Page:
Rebecca Cannon thought she did everything right before her 14-month-old daughter, Kyla, went out to play on an overcast day a few weeks ago. Cannon, 32, was visiting her sister in Newfoundland, Canada, and had forgotten their usual sunscreen, so borrowed some. She sprayed the Banana Boat Kids Sunscreen Spray SPF 50 on her hands and gently rubbed it on Kyla’s nose and cheeks.
“When it came to having sunscreen on, I thought it was better to have some sunscreen than none at all,” Cannon told TODAY.
In a short time, the little girl’s face became red and swollen. The next morning, it was worse.
“She was red. She was blistering,” Cannon said.
Cannon, who lives in Botwood, Newfoundland, Canada, took Kyla to the ER where doctors diagnosed her with a second degree burn. But Cannon couldn’t figure out how Kyla received the burn. On top of having the sunscreen, Kyla wore a hat and was covered for much of the day. Plus, the sun didn’t seem to cause burns on anyone, including Cannon, who wasn’t wearing sunscreen.
“She was the only one who had the sunscreen on and she is the only one who burned,” Cannon said.
The doctors prescribed a cream, but after two applications, Kyla’s face was redder and more swollen. They returned to the ER and Kyla was then sent to a dermatologist, who diagnosed her with a “caustic burn from something in the sunscreen.”
Cannon talked to Banana Boat; the company offered a refund and said it would test the sunscreen to determine the cause of the reaction. Cannon is also having the sunscreen independently tested, she told TODAY.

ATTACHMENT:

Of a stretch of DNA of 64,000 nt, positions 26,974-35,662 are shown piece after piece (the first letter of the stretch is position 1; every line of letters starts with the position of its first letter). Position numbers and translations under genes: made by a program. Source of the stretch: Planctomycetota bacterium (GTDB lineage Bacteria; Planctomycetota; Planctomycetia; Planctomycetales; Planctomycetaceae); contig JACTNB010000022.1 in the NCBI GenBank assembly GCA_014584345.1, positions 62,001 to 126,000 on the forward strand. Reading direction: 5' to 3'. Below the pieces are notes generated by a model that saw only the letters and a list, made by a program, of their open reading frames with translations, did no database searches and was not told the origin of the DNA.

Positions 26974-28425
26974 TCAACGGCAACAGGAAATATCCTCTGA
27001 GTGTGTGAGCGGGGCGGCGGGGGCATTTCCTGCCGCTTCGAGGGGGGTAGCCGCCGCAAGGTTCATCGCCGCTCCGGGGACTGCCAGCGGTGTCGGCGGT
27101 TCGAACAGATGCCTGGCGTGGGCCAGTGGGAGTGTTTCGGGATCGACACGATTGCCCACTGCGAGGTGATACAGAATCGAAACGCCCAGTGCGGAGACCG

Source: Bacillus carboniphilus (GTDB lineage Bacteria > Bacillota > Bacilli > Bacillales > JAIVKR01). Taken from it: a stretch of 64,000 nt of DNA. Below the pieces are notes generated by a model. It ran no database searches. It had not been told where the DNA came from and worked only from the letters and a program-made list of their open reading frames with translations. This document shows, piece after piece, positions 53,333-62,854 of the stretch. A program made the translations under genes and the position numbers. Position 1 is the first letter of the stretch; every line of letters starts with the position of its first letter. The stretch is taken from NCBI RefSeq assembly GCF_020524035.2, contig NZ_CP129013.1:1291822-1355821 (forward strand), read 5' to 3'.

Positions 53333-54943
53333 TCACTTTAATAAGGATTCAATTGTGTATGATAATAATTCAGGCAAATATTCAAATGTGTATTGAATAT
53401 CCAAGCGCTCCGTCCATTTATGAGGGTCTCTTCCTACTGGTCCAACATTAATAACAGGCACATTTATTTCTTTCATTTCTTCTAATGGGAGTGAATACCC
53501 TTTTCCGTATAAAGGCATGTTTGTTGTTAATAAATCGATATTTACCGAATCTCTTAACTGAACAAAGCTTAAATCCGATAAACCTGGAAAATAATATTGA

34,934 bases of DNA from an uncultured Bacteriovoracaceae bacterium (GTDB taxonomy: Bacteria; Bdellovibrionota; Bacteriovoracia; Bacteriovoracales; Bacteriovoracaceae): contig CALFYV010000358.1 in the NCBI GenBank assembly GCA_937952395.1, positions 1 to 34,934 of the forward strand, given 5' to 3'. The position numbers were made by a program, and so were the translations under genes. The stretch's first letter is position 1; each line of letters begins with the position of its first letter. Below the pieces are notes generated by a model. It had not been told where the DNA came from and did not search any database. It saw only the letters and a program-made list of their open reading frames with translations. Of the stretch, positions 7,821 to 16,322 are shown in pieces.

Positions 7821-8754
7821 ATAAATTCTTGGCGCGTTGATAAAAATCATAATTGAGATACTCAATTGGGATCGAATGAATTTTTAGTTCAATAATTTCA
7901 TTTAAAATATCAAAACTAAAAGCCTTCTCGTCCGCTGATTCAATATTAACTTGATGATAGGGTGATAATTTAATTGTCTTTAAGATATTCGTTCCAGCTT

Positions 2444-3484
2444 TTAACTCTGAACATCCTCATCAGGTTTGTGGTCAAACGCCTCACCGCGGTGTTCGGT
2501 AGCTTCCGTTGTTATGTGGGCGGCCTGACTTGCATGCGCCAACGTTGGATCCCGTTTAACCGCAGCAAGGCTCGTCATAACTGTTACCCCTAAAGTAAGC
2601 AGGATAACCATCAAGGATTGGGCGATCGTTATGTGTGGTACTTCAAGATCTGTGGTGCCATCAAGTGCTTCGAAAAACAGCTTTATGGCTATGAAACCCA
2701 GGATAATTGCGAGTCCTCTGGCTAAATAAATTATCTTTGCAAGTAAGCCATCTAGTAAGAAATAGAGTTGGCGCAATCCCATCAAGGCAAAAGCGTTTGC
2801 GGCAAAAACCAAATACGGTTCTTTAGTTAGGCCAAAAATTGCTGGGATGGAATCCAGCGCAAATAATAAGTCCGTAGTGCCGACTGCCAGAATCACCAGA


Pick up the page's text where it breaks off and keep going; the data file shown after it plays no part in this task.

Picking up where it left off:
Banana Boat and its parent company, Edgewell Personal Care Company, responded to TODAY in a statement, saying the company investigates all consumer cases:
“All Banana Boat products undergo rigorous testing to ensure they are appropriately labeled and meet all relevant health regulations, including SPF tests. All Banana Boat sunscreens also fall within a neutral PH range, which means they are safe for human skin, topical use, and cannot cause chemical burns, which are sometimes mistakenly linked to personal care products or confused with sunburns, or tissue damage.”
Dr. Adam Friedman — who did not treat Kyla — said that irritant contact dermatitis, what likely happened to Kyla, commonly occurs when an irritating substance touches a person’s skin. Something like an alcohol or even vitamin C, both ingredients found in sunscreens, could cause it.
“It could simply be an irritant reaction rather than something unique to this product,” he said.
While the Banana Boat label says the product is safe for children six months and older, Friedman recommends that children use mineral block sunscreens — zinc oxide or titanium dioxide — until they’re about 4 or 5 years old.
“There are specific sunscreens for different ages because there are unique biological differences at different ages,” Friedman said. “Infant skin is much more irritable.”
Cannon did the absolute correct thing by rubbing the spray sunscreen into Kyla’s skin, Friedman said. Many people forget that. And, she used clothing to cover Kyla, which adds extra protection.
Sunscreen also needs to be applied every two hours, Friedman said.
Almost two weeks later, Kyla’s face still looks red but the swelling and blistering has lessened. Cannon hopes that others can learn from her experience.
“I never thought in a million years that this would happen,” she said. “I just want people to do their due diligence when they are putting stuff on their youngsters.”